Last fall I attended a non-fiction workshop put on by the Writers’ Federation of New Brunswick. It was a talk by Jacques Poitras, CBC journalist and the author of Beaverbrook: A Shattered Legacy and The Right Fight: Bernard Lord and the Conservative Dilemma.
Poitras said he’s used to talking to audiences about the content of his books, so he was excited to be able to talk to us about his process, his method for putting a non-fiction work together. He said that the Beaverbrook book was a very specific non-fiction book, since it was a journalistic work and done under a tight deadline. Due to his role at the CBC, he needed to be balanced and not take a side strongly in the controversy he was covering. He writes 2,000 – 5,000 words a day for his job, so he was used to the pace of writing a lot very quickly. To write the book, Poitras took 3 months off of work without pay. Teaching a course at St. Thomas University that semester (which took one day a week) helped, but his savings still took a big hit. He joked that having a wife who works full time helps.
He had a lot more time to write his first book, The Right Fight, and was able to prepare maps and outlines in the planning stages. For non-fiction you really need a plan or formula in order to get the story out – then you can add layers (beauty, meaning, lessons) as you edit it later. Poitras said his books have been relatively straight-forward to research and organize. With the Beaverbrook book, there was so much material so far away (in Britain!), he was thinking at first of writing it in the first person, like his own journey to find the truth. But, due to lack of time, it became easier to tell the story as it was.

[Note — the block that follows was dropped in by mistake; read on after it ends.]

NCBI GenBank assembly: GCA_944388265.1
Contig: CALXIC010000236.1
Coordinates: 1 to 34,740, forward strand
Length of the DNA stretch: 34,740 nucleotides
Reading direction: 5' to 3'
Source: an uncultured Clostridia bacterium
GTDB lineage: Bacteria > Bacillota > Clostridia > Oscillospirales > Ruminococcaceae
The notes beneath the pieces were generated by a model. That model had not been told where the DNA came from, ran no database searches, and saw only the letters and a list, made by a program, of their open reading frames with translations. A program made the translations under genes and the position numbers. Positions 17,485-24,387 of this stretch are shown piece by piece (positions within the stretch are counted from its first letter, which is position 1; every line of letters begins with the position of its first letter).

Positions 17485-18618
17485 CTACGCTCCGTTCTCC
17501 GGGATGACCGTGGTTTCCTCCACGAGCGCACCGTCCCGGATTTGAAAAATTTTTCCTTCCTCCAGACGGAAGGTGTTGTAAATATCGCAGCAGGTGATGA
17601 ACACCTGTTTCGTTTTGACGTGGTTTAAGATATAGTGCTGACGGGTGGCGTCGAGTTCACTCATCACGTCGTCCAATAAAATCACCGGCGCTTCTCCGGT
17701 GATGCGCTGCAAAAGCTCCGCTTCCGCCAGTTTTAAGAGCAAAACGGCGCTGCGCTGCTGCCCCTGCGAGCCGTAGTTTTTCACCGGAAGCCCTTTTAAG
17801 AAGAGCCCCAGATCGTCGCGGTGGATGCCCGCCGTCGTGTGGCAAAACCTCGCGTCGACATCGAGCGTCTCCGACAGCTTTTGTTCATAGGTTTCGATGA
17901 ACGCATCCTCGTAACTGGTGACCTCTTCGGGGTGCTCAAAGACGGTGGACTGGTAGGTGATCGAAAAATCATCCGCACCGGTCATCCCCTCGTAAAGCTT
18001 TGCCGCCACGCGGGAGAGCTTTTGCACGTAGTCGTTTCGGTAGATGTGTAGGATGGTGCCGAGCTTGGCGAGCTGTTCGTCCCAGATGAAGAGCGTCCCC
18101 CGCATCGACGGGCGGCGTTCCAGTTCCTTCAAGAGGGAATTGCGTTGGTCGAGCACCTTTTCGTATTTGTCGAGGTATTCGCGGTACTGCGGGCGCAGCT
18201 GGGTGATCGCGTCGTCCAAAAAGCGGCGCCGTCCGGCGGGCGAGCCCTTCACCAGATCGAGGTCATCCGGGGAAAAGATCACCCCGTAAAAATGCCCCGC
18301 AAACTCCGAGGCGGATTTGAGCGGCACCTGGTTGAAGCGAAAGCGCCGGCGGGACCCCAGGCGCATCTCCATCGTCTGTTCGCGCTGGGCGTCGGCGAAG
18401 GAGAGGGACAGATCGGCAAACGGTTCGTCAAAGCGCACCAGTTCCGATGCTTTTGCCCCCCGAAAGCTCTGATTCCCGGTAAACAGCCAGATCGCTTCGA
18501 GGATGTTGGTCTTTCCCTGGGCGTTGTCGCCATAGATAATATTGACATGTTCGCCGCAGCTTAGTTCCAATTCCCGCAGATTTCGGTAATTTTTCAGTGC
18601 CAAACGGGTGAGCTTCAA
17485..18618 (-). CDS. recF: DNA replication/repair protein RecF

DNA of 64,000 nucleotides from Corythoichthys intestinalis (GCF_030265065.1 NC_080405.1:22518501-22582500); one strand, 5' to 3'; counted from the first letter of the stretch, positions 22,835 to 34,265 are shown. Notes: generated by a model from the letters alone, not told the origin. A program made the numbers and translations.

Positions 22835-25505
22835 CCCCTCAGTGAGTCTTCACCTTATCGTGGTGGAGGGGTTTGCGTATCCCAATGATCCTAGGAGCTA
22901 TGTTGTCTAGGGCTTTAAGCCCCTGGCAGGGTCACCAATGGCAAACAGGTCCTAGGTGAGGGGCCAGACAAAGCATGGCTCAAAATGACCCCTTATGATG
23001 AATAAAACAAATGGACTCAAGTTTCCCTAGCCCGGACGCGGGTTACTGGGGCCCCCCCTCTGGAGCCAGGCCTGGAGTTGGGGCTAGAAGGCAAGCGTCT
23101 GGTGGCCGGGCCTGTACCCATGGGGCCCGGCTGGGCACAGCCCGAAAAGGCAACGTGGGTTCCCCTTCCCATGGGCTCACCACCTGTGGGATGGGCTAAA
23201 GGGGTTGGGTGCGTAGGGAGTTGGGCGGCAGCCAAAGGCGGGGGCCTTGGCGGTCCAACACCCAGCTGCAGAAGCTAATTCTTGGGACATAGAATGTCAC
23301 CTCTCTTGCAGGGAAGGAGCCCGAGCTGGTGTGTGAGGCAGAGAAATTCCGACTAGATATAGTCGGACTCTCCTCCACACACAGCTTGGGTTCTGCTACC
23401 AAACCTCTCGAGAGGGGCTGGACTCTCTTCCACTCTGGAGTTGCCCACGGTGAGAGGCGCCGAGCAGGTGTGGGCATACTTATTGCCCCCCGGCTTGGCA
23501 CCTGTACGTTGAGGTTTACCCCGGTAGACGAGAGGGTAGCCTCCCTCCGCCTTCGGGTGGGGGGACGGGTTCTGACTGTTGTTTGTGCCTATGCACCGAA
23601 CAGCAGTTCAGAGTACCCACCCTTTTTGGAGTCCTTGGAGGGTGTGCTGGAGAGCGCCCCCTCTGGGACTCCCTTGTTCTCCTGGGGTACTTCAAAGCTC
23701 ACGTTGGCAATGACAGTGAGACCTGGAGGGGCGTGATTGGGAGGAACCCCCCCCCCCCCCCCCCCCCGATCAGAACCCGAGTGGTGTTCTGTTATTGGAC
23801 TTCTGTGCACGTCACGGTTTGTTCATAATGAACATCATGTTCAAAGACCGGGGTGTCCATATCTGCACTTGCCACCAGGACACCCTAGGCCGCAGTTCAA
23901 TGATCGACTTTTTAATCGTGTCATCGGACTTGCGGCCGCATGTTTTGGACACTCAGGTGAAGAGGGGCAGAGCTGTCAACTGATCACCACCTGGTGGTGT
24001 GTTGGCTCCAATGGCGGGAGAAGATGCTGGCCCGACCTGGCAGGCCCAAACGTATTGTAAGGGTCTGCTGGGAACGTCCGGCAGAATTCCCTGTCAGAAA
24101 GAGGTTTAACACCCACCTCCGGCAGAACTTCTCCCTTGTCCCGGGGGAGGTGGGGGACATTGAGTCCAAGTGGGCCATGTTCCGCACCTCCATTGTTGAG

He was really helped out in the research stage since both sides of the legal team agreed to share their research with him. So he received CDs of digitized research that he could go through at his leisure – hundreds of hours of research for free and at his fingertips! This made his job a lot easier.
To organize his research in preparation for writing, Poitras used colour highlighters since all his notes were in notebooks. He used a different colour for each chapter – say, green for chapter 7, pink for chapter 8, blue for chapter 9. Then he went through his notebooks and colour highlighted everything relevant to each chapter. When he sat down to write, he would go through the notebooks again looking for the correct colour in order to put together an outline for that chapter.
Poitras also had a secret blog, which he shared with a few friends for feedback. Here he would write rough notes about what he found. He used references in the blog posts so he knew where to find the originals in his notes.
As he wrote his books, he would make notes about facts he didn’t have (so, research he needed to do). Once he got those facts or did that research, he would plop them into the appropriate place in the narrative outline. When he started writing the Beaverbrook book, he did NOT have the second half of the book outlined but started writing about Beaverbrook’s life since it was fresh in his mind. When he hit a spot where he didn’t know something, he put that on his to-do list.